Try to limit the amount of time you spend walking or standing, and rest your feet whenever you get a chance.

Pain from fallen arches isn’t limited to your feet

“People with flat feet also get knee pain, both inside the knee and on top of the kneecap. Pain in the shins, hips, and even lower back are also common symptoms of flat feet — but physicians treating pain in these areas don’t always realize that the source is all the way down at the patient’s feet,” says Dr. Shikoff.

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The good news is that most people will see improvement from flat foot pain with simple stretches and releases.

1. Stretch out your hamstrings to keep them loose

Dr. Shikoff advises that stretches involving the back of the leg can be helpful for flat feet, especially the hamstring group, thanks to the interconnected nature of our legs.

Stretching and rolling out your calves and hip flexor muscles can also provide relief. Make sure that you stretch slowly, at an even pace — otherwise, you can actually make your muscles tighter.

“Imagine pulling a rubber band too quickly — it’s going to tense up and want to snap back to its original position,” he said.

Proper technique for stretching involves gently pulling the muscle until you feel tightness, holding it for a few seconds, and then slowly releasing it back to its original position.

2. Roll out the tension to relieve foot pain

One of the more common treatment recommendations, according to Jake Schwind, an NASM-certified personal trainer who specializes in corrective exercise, is to press your foot into a lacrosse ball or tennis ball to relax tension in your plantar fascia. The plantar fascia is the thick, fibrous tissue that runs along the bottom of your foot.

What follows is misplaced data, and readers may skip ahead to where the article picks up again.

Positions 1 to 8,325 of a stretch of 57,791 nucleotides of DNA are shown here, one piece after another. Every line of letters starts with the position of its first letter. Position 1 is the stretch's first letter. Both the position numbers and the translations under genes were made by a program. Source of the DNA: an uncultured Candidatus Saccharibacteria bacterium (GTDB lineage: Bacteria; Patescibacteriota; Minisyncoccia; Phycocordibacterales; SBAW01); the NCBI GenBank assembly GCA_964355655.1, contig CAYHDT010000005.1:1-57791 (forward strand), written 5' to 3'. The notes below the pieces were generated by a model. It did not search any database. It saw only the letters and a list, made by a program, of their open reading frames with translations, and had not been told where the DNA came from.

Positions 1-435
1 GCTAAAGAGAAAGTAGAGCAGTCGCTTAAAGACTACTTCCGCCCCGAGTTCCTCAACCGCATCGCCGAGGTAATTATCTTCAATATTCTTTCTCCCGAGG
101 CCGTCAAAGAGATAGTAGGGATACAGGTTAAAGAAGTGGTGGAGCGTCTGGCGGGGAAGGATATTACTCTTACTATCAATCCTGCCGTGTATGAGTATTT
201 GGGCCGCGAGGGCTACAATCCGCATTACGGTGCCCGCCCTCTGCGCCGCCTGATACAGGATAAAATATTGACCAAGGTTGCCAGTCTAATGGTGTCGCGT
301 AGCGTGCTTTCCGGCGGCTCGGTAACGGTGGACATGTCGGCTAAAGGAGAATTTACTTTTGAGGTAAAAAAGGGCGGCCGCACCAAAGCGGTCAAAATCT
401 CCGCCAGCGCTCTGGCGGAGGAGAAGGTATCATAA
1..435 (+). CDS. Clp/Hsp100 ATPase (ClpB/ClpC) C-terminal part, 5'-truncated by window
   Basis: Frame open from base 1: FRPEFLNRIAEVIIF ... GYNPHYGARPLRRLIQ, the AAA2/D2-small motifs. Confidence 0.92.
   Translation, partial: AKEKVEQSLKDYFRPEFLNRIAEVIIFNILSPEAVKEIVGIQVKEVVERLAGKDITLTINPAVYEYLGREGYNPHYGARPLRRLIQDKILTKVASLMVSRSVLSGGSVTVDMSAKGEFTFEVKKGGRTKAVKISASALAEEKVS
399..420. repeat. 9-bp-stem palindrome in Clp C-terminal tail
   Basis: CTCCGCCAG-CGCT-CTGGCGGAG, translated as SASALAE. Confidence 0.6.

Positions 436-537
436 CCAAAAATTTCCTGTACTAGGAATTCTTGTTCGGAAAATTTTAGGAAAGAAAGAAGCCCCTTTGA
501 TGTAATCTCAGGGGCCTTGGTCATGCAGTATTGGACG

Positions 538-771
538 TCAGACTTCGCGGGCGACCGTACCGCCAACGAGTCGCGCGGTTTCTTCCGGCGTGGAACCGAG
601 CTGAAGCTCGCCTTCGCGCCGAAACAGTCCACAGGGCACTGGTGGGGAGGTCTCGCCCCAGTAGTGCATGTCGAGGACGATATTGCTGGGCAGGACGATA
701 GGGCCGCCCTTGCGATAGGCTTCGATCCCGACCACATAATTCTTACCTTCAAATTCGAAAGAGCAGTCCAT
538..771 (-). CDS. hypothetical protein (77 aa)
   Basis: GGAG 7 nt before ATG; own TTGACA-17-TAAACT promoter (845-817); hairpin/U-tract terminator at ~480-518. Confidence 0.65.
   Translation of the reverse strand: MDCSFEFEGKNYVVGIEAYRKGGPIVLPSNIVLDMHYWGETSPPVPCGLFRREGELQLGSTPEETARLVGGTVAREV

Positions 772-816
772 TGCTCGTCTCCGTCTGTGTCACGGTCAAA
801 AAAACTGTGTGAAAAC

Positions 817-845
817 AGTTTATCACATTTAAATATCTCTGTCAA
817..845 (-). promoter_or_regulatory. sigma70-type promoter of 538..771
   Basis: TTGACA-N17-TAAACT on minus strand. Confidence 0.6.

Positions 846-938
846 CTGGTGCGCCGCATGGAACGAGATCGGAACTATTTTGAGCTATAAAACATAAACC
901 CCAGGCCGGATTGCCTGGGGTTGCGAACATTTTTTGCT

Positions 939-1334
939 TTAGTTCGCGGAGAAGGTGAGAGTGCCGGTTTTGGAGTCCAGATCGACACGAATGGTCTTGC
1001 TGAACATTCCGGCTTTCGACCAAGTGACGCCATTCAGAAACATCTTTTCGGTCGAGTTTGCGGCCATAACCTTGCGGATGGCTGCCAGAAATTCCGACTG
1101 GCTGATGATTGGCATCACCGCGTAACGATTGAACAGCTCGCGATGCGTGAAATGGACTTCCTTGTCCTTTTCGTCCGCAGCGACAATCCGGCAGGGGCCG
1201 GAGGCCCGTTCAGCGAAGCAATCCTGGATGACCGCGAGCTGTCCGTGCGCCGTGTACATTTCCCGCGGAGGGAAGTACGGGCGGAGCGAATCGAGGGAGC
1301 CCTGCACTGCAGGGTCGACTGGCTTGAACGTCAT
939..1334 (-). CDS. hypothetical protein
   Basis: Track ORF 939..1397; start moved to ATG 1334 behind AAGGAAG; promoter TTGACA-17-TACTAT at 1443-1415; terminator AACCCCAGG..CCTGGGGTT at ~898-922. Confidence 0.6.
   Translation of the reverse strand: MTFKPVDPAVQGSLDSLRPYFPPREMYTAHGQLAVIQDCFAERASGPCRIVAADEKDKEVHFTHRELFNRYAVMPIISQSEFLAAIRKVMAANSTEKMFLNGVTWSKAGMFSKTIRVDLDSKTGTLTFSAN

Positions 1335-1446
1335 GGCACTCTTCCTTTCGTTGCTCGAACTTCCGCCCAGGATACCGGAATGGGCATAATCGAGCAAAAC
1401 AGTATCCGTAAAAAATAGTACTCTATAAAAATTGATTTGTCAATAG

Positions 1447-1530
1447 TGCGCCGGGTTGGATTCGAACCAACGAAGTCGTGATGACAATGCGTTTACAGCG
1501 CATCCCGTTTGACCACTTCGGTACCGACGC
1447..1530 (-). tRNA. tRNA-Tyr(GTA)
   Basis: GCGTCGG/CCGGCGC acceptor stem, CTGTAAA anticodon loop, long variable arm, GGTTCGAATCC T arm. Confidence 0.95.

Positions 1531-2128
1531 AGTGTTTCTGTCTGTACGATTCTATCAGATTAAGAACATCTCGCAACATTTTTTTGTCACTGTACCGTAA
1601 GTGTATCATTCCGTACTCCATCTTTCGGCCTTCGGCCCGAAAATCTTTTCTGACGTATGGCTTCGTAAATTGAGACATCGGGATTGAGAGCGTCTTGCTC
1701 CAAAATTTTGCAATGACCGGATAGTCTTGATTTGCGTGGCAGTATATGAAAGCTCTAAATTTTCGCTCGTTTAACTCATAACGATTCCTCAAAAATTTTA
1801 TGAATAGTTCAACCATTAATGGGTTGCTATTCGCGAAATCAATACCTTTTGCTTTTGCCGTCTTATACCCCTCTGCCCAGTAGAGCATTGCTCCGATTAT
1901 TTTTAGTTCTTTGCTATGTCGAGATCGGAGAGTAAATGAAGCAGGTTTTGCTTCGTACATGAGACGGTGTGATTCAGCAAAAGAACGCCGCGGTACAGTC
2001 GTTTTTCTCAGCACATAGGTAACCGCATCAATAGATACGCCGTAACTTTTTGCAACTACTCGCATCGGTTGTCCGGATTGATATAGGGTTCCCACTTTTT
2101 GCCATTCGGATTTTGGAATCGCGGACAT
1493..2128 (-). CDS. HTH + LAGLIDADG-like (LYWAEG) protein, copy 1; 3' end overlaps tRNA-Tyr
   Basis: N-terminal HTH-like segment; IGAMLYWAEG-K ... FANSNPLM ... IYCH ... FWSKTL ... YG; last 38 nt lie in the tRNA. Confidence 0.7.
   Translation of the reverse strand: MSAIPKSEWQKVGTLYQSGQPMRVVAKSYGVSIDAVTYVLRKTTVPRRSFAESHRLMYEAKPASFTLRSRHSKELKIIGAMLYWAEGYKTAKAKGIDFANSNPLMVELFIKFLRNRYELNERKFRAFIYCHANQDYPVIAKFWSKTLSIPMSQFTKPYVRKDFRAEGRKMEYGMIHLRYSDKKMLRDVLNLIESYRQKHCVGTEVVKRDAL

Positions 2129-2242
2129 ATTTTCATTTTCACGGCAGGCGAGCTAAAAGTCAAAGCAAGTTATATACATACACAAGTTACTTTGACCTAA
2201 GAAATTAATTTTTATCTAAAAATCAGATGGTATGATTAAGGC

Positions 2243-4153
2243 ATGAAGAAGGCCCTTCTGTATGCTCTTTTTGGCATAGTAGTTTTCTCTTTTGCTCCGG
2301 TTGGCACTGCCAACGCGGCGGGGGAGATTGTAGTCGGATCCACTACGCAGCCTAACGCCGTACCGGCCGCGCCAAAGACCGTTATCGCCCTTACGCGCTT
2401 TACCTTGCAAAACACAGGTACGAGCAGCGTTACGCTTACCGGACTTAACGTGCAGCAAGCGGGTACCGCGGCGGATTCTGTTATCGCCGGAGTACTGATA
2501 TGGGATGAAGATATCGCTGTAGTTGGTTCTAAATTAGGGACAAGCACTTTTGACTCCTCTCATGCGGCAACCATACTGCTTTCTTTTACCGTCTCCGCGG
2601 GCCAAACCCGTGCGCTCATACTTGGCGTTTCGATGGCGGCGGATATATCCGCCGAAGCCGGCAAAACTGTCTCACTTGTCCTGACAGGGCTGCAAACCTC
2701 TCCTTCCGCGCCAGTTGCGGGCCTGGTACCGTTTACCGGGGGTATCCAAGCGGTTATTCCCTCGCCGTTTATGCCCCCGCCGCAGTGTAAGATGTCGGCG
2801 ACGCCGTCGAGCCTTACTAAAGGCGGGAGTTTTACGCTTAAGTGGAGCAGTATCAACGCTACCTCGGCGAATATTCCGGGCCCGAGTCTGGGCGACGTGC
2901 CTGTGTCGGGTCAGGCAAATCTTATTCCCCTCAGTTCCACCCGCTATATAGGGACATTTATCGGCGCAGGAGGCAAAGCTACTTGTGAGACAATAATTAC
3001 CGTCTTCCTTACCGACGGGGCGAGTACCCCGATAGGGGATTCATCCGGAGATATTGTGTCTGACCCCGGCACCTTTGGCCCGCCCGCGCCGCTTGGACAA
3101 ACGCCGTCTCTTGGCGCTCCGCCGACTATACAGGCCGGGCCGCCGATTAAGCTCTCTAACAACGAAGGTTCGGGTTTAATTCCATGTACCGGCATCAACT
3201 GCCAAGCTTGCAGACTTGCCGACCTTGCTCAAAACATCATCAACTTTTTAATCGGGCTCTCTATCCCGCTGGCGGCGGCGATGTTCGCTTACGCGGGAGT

Schwind says his personal training clients with lowered arches have seen results from this technique.

The tennis ball technique for foot pain relief:

  1. Step on a lacrosse or tennis ball either barefoot or wearing thin socks.
  2. Slowly put more and more weight on it while rolling the ball around the bottom of your foot.
  3. Roll for 1 minute and then switch to the other foot.
  4. Do this twice a day.

“Adding physical pressure can provide a bit of release for the plantar fascia. I have my clients with flat feet roll each foot for one minute twice a day (four minutes total) to help release tension on the sole, which in turn can help other areas of the foot/ankle complex,” said Schwind.

A lacrosse ball won’t rebuild your foot archDr. Shikoff says that relaxing the tension won’t treat any built-up inflammation, because the plantar fascia is so dense that it can’t stretch like a normal muscle. Tendinitis in your foot comes from muscle overuse and can cause flat feet, if the damage is severe.

This method may not be a permanent fix that will solve your flat feet problems, but many (this writer included) report that it provides some relief from foot pain.

If the pain in your foot gets better as you move throughout the day...

  • There’s a chance you could have plantar fasciitis (inflammation of the tissue group on the underside of the foot).
  • This condition is a bit more serious than flat feet and may require an oral anti-inflammatory or injections at the site of the inflammation.

Ultimately, don’t let flat feet, or worrying about flat feet, stop you from enjoying a healthy, active summer. Remember to choose the right footwear, stay mindful of how much you stand and walk, and keep your hamstrings and calves loose.


Raj is a consultant and freelance writer specializing in digital marketing, fitness, and sports. He helps businesses plan, create, and distribute content that generates leads. Raj lives in the Washington, D.C., area where he enjoys basketball and strength training in his free time. Follow him on Twitter.